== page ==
The Carbon Folly


Newsweek – March 12, 2007 issue

An interesting discussion on the concept of trading emissions between governments and companies so that the world can make its goals of reducing CO2 emissions.  This is a great read if you believe that humans can change the climate by reducing CO2 output.

Al Gore: A responsible approach to solving this crisis would be to authorize the trading
of emissions … globally.

the value of carbon credits in circulation, now about $28 billion, will climb to $40 billion by 2010

The notion that emissions trading is going to make a significant dent in global warming is deeply flawed

…allowing polluters in the developed world to shift the burden of making cuts onto factories in the developing world

…emissions trading may have set back the battle against climate change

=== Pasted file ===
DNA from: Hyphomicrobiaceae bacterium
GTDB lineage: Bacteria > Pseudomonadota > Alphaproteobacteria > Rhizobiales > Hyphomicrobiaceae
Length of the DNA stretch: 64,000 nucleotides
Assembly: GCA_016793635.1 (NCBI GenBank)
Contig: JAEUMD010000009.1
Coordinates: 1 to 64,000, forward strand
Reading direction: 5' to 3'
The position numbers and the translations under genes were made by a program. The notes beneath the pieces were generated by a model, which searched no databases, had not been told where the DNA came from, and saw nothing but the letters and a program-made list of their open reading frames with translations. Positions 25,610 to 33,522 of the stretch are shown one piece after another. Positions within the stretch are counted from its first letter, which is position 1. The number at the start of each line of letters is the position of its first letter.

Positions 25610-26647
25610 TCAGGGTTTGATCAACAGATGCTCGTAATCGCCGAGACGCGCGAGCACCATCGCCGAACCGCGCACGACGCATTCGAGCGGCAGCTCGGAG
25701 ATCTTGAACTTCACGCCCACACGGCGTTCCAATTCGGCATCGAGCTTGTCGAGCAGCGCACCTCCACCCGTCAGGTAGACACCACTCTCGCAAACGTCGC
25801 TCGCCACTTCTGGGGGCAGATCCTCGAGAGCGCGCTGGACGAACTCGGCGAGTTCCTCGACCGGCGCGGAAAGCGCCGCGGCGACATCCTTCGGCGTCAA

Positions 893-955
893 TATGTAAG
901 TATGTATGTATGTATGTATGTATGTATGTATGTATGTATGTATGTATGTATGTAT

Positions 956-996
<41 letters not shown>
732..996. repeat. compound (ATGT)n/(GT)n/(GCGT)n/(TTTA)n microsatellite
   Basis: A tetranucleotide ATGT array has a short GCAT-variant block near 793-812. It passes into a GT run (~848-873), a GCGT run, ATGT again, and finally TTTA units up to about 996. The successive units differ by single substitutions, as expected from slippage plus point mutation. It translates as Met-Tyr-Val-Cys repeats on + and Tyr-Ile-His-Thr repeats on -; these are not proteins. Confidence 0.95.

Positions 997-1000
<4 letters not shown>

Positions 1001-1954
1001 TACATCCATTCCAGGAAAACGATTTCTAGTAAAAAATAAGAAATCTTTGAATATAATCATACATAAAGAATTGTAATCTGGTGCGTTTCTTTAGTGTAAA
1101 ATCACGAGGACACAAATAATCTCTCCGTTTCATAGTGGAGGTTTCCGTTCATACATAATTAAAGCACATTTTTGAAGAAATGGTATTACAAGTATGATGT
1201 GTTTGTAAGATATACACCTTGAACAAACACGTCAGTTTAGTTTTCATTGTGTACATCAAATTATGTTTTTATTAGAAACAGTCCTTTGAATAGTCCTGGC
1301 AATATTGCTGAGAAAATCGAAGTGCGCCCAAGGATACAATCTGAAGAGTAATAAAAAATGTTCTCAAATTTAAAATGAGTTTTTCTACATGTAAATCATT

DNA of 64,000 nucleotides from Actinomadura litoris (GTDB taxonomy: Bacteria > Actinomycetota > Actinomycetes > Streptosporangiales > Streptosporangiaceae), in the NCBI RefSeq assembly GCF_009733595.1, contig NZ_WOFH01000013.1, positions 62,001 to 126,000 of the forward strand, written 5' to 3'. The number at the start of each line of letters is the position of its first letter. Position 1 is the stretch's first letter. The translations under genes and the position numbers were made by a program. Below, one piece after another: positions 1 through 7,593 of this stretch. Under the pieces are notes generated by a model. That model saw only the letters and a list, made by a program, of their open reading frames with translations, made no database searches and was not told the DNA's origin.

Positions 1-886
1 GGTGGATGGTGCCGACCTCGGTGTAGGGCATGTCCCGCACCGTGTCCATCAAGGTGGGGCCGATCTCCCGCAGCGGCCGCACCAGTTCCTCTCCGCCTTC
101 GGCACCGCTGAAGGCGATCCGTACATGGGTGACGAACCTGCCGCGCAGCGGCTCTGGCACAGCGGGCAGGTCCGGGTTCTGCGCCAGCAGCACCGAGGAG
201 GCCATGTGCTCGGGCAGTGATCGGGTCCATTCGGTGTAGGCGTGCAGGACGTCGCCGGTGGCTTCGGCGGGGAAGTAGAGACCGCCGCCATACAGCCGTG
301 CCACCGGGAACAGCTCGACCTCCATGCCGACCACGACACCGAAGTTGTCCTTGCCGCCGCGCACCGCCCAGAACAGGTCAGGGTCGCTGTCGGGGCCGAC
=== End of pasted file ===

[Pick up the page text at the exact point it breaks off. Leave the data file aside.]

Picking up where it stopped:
by diverting investment from renewable-energy technology, which
arguably is essential to any long-term solution.

real winners in emissions trading have been polluting factory owners
who can sell menial cuts for massive profits, and the brokers who
pocket fees each time a company buys or sells the right to pollute.

The nearly $6 billion already spent on projects to curb emissions of
HFC-23, a potent greenhouse gas, had the same impact on the environment
as would $132 million worth of equipment upgrades.

Many experts think a carbon tax would be the better alternative. It’s
more straightforward and jargon-free, and would prevent much of the
“gaming of the system” that’s plaguing carbon trading.

You can read the article here.

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1 thought on “The Carbon Folly”

  1. Steve Beery says:

    More than likely, there will be a cap and trade program as well as a carbon tax. Both will be paid for by me, the consumer. All based on a theory that can’t hold water.
    Do you know any lawyer willing to file a class action suite against the UN and the IPCC on the behalf of us consumers?

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